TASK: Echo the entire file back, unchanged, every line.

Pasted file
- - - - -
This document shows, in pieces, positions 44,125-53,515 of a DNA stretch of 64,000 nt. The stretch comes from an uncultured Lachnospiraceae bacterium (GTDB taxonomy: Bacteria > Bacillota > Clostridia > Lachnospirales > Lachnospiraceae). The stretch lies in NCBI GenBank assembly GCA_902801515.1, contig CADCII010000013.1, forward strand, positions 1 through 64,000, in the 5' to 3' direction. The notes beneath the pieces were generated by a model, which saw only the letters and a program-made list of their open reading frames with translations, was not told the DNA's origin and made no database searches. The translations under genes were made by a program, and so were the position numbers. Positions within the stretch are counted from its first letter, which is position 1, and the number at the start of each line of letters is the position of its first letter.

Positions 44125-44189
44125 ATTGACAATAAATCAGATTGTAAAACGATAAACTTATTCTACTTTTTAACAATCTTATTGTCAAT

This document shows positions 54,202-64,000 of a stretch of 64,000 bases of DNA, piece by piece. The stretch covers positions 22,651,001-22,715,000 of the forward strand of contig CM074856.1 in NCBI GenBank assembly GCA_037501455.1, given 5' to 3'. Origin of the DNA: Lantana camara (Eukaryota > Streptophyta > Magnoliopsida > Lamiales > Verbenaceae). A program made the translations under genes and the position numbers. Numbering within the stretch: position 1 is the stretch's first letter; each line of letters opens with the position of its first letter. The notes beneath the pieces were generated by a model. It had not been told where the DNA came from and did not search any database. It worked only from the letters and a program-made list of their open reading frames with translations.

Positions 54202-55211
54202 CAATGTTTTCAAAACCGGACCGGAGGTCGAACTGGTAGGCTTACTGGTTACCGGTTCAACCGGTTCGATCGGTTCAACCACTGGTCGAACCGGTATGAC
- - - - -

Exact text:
This document shows, in pieces, positions 44,125-53,515 of a DNA stretch of 64,000 nt. The stretch comes from an uncultured Lachnospiraceae bacterium (GTDB taxonomy: Bacteria > Bacillota > Clostridia > Lachnospirales > Lachnospiraceae). The stretch lies in NCBI GenBank assembly GCA_902801515.1, contig CADCII010000013.1, forward strand, positions 1 through 64,000, in the 5' to 3' direction. The notes beneath the pieces were generated by a model, which saw only the letters and a program-made list of their open reading frames with translations, was not told the DNA's origin and made no database searches. The translations under genes were made by a program, and so were the position numbers. Positions within the stretch are counted from its first letter, which is position 1, and the number at the start of each line of letters is the position of its first letter.

Positions 44125-44189
44125 ATTGACAATAAATCAGATTGTAAAACGATAAACTTATTCTACTTTTTAACAATCTTATTGTCAAT

This document shows positions 54,202-64,000 of a stretch of 64,000 bases of DNA, piece by piece. The stretch covers positions 22,651,001-22,715,000 of the forward strand of contig CM074856.1 in NCBI GenBank assembly GCA_037501455.1, given 5' to 3'. Origin of the DNA: Lantana camara (Eukaryota > Streptophyta > Magnoliopsida > Lamiales > Verbenaceae). A program made the translations under genes and the position numbers. Numbering within the stretch: position 1 is the stretch's first letter; each line of letters opens with the position of its first letter. The notes beneath the pieces were generated by a model. It had not been told where the DNA came from and did not search any database. It worked only from the letters and a program-made list of their open reading frames with translations.

Positions 54202-55211
54202 CAATGTTTTCAAAACCGGACCGGAGGTCGAACTGGTAGGCTTACTGGTTACCGGTTCAACCGGTTCGATCGGTTCAACCACTGGTCGAACCGGTATGAC